The average UK resident spends around £66,800 (about $80,000) during their 20s on renting. Young people the world over are losing money in their first decade as independent adults trapped in a spiral over renting vs. buying vs. affordability.

The average rent is rising faster than the average mortgage repayment, but after the financial crisis of 2007-08, the average deposit is too large to save for; especially if you are renting. Rising rents make it next to impossible to put money aside to buy a home without parental involvement – either by living with the parents to save money, them passing away and gifting a deposit via inheritance, or them directly helping with the deposit.

Not all families can afford to do that, and so tens of thousands of dollars are wasted on rents as people get older and feel more helpless in the pursuit of the homeownership dream.

One Generation’s Advantage is Another’s Pain

Never has there been such a stark difference in the buying power of two generations. Companies, funds, real estate developers and retirees have ploughed money into the rental market to snap up cheap properties and turn them into investments for the future.

They are largely able to do this because of two factors. The first is relatively stable and lucrative careers built over decades with strong pension funds. The second is having had much better buying power in their 20s and 30s in terms of property costs, deposit percentages, and mortgage offerings.

Furthermore, tax breaks combined with gold plated retiree benefits means many are able to invest in properties having paid off their own mortgages, and turn further profit from renting them out to younger people.

For people in their 20s and 30s, being a proper adult means having the resources to cover 6 months money without a job, and to have enough money for a deposit on a house. Rents are currently averaging 40% of wages and this is before local or state taxes (if they exist), fees, utility bills and Internet access costs.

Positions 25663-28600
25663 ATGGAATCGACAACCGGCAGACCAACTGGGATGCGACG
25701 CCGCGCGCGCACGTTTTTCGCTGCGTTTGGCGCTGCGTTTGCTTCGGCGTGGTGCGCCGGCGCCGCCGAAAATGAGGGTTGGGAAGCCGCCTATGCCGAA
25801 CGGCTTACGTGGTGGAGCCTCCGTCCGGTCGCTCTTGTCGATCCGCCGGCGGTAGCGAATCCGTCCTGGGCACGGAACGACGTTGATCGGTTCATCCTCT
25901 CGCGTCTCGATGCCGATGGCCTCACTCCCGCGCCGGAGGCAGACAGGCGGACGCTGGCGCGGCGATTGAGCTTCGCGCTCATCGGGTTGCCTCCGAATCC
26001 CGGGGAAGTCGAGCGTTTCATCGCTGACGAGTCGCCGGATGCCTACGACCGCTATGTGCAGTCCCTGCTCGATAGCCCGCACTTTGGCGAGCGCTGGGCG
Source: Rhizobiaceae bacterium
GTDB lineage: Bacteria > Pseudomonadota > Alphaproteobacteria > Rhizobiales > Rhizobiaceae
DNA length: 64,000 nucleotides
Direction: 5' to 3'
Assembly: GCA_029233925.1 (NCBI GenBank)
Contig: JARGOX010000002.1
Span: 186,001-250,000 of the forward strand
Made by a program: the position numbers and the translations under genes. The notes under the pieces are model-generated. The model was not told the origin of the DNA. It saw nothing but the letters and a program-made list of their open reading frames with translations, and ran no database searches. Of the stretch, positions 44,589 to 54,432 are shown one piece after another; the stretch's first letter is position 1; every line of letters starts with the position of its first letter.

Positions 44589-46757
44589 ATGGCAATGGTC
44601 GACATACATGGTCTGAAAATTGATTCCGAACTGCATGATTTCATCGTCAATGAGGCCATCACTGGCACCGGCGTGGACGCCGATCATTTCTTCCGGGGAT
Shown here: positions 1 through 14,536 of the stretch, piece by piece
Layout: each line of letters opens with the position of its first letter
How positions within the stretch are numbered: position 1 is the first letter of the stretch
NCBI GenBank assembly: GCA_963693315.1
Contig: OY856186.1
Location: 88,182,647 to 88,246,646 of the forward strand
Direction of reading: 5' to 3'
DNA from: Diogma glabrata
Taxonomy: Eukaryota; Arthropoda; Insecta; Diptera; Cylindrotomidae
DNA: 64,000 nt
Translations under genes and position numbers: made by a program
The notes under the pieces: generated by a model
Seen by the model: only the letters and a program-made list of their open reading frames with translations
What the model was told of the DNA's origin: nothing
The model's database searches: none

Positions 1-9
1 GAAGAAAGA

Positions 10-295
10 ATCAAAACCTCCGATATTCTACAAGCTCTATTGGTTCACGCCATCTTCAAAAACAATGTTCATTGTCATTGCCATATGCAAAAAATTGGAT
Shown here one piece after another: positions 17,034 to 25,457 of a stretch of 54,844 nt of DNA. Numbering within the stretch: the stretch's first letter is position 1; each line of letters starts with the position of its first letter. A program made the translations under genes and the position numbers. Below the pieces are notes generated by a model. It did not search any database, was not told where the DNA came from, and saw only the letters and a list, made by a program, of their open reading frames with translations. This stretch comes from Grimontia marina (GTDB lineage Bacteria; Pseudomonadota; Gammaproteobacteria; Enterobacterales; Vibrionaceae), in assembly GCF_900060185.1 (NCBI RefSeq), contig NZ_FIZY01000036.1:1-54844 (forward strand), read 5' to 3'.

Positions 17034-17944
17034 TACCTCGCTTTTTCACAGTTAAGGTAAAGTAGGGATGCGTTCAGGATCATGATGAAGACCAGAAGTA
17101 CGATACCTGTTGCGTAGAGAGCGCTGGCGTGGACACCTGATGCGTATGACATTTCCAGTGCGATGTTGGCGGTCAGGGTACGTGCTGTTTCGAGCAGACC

This has combined with an increase in the average deposit requirement, the rise in cost of products and services compared to wage rises, worse mortgage terms, and stagnating housing markets which push average prices up. The true cost of this situation varies from country to country. In Germany for example, rents are lower and home buying is less of a priority, whereas in the UK, the situation is close to breaking point for all but the richest of young adults.

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Solutions for Young People to Consider

Often these problems are compounded by rogue lettings agents and realtors looking for a quick buck by tacking on non-refundable admin fees. However, the solution for dealing with these fees is a microcosm for how young adults can respond to the climate they find themselves in.

Shop around, promote those with the smaller fees or if possible, zero fees. This is a market and the market responds to demands, negotiate, barter, and be prepared to walk away. Rogue landlords and agents profit from giving people the sense that there is no alternative but this, but that is not true.

A second solution many young adults are turning to is building their own homes. Sometimes this is legally and sometimes illegally. Others are turning to micro homes or small homes little bigger than garden sheds. These are either placed in rural areas or in fields near towns and cities, or in allocated plots.

Others are pulled along on the back of cars between places. Going off grid and building a new home is significantly cheaper than renting or buying an established property. It is possible to require smaller amounts of money to build a home on a plot of land than to buy an established property.

From sharing to co-buying, sub-letting, side-hacks, restoring derelict properties or building micro-homes, today’s 20 year olds are innovative and in touch with ideas the world over. They can also stand up and change the market.